Chicago Police stand near Albany abortuary entrance after forcing pro-life counselor Ann Scheidler to move 50 feet away [Photo by Ann Scheidler]
Two days after the enactment of a Bubble Zone designed to restrict the pro-life outreach of sidewalk counselors, Chicago police are enforcing the new law erroneously, illustrating how wrong-headed and unjust this law really is.
On the morning of November 19, League Vice President Ann Scheidler was sidewalk counseling at the Albany Surgical-Medical Center when clinic director Diana Lamon arrived. Lamon approached Ann, disrupting a dialog she was having with an abortion-bound woman, and told her she cannot come within 50 feet of the entrance.
Ann explained that this is not what the Bubble Zone law says, but Lamon walked off, saying she was going to call the police. Shortly thereafter three squad cars arrive and three officers and entered the facility.
Police Refuse To Read Full “Bubble Zone” Text
Ten minutes later, the police emerged form the clinic and Officer Erbacci repeated the Lamon’s erroneous claim that Ann had to stay fifty feet away from the entrance. He showed her a copy of the ordinance, apparently given to him by Lamon, with the “fifty feet” language.
Three squad cars answered the call from Albany abortuary [Photo by Ann Scheidler]
Ann tried to point out to him that you have to read the full sentence of the ordinance to understand it’s meaning. The ordinance does not say pro-life counselors cannot come within 50 feet of the entrance, but that they must get permission to come closer than eight feet to another person within 50 feet of the entrance.
Ann then showed the officer the mark she’d made on the sidewalk at the fifty-foot line, and tried again to explain that inside that line she cannot approach closer than eight feet to a client of the clinic without permission.
The officer responded, “You can’t get closer than eight feet, anyplace, of someone who’s going into the clinic”—another profound misreading of the actual ordinance.
Ann tried to get Officer Erbacci to read the full text of the ordinance, but he refused.
Unjust “Bubble Zone” Has Got to Go—TRO To Be Filed Soon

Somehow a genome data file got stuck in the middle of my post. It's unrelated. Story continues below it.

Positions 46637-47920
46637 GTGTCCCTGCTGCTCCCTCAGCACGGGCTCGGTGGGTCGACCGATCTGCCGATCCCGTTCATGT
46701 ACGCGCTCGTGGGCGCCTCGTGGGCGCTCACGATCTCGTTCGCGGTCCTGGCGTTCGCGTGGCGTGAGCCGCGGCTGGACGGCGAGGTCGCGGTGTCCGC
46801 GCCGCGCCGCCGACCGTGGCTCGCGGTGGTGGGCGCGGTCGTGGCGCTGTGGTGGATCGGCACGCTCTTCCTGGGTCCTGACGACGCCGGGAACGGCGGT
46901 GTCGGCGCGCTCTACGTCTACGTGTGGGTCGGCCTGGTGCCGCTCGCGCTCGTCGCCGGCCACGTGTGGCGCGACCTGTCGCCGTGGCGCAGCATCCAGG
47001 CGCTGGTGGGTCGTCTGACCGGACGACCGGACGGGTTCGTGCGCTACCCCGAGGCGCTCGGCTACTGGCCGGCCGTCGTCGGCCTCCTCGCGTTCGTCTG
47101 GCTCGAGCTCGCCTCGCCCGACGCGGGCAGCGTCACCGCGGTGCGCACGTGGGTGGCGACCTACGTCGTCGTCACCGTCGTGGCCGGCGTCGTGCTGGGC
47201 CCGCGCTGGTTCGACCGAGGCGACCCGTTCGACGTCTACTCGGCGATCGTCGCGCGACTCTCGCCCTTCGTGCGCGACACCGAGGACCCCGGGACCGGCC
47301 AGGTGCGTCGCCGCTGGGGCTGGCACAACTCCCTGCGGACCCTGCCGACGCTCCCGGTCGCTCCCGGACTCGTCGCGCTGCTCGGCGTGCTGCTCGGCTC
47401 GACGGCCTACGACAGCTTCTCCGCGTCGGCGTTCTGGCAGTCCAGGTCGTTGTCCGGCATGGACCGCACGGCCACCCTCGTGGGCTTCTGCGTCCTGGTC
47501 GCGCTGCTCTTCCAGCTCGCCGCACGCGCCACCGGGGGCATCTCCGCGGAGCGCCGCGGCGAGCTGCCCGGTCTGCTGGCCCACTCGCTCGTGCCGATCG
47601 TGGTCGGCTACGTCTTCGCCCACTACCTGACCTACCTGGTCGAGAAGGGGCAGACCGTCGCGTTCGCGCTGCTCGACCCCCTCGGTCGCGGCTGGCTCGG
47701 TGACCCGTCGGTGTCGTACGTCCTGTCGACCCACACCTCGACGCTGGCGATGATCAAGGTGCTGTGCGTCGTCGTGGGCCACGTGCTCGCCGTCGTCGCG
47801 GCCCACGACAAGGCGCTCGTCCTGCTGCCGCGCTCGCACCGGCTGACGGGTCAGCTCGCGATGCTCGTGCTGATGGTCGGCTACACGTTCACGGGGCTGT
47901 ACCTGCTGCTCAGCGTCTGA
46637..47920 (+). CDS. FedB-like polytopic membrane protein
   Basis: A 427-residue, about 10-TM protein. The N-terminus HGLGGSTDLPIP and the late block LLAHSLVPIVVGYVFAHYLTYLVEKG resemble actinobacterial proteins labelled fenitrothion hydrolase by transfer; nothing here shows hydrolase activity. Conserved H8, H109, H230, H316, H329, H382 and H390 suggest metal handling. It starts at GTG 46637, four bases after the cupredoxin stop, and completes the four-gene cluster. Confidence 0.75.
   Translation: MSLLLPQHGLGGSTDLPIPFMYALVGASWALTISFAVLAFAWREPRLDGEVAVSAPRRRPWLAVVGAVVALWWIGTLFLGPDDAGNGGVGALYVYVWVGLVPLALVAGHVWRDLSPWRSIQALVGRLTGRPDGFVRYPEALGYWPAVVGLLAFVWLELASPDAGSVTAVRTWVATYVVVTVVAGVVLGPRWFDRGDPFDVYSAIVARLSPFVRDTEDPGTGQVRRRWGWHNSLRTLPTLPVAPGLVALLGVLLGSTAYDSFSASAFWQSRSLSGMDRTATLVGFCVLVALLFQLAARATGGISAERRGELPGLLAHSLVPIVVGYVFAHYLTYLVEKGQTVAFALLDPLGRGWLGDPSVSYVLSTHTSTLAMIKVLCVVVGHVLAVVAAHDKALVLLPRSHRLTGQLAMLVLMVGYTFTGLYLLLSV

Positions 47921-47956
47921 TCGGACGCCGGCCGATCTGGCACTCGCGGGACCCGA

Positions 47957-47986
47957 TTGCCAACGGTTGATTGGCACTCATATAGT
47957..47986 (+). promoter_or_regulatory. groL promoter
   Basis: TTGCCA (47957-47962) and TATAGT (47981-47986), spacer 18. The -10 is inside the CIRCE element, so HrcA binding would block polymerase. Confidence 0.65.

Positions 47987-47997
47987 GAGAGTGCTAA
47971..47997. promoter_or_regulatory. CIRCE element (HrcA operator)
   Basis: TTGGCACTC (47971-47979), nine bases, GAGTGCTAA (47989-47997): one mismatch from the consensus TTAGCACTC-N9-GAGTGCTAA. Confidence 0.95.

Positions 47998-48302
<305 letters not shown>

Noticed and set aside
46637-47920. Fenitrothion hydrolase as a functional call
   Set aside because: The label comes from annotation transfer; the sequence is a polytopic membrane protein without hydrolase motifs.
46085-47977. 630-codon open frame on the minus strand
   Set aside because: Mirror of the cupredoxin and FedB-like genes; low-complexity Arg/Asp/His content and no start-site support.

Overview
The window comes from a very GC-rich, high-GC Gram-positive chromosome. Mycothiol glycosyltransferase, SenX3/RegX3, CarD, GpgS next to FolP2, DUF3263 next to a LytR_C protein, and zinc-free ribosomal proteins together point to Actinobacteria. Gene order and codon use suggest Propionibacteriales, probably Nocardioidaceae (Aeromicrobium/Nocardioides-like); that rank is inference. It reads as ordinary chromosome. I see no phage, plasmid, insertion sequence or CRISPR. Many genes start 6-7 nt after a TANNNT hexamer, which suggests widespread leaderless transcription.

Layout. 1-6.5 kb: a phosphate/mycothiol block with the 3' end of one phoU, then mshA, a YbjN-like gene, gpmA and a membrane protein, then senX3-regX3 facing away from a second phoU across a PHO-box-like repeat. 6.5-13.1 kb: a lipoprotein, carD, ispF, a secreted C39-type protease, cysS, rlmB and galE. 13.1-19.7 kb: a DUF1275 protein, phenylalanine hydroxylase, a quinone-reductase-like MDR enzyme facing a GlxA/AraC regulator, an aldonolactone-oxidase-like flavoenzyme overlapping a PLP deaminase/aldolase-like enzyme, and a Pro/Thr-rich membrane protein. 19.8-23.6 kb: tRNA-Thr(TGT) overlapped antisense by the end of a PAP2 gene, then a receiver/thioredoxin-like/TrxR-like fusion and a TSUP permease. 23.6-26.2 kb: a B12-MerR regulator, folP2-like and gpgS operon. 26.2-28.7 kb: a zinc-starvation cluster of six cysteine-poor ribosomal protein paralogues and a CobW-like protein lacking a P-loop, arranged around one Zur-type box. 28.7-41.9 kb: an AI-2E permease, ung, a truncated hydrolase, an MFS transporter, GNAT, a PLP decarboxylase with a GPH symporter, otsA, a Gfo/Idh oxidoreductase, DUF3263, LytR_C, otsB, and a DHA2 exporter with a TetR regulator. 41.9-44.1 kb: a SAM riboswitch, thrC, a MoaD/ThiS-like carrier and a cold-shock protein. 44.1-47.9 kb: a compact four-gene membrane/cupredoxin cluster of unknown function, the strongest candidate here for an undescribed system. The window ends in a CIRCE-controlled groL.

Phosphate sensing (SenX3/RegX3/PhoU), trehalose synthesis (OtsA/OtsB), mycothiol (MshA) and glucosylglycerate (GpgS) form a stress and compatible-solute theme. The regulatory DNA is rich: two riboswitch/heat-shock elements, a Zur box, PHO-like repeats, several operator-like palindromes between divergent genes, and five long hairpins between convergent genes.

8-4-010 Disorderly conduct.
A person commits disorderly conduct when he knowingly: . . .
(k) . . . (1) knowingly approaches another person within eight feet of such person, unless such other person consents, for the purpose of passing a leaflet or handbill to, displaying a sign to, or engaging in oral protest, education, or counseling with such other person in the public way within a radius of 50 feet from any entrance door to a hospital, medical clinic or healthcare facility . . .
A person convicted of disorderly conduct shall be fined not more than $500.00 for each offense.
—”Bubble Zone” language in full
Officer Erbacci then told Ann that every time a pro-life goes inside of the fifty-foot zone, the police would come and ticket them, with a $500 fine. Ann said he might just as well park on the curb and just stay there because pro-lifers would be coming every day and that his interpretation of the law is incorrect.
Meanwhile, Joe Scheidler, who was praying down the block while Ann was counseling, got pro-life attorney Tom Brejcha of the Thomas More Society Pro-Life Law Center on the phone. Tom asked to speak to the police officer, but he refused, saying, “I don’t need to talk to Tom. He’s not here.”
At that point the police said they had to go to join the police escort for the funeral of Francheska Velez, the pregnant soldier slain in the Fort Benning shootings. Musing on this irony, Ann resumed counseling in the alleyway behind the clinic, well outside the fifty-foot zone.
“If even the police cannot read this ordinance clearly, the court cleary needs to suspend this law,” Scheidler remarked.
The morning’s incident is expected to bolster the motion Thomas More Society attorneys are preparing for a temporary restraining order (TRO) on the Bubble Zone law.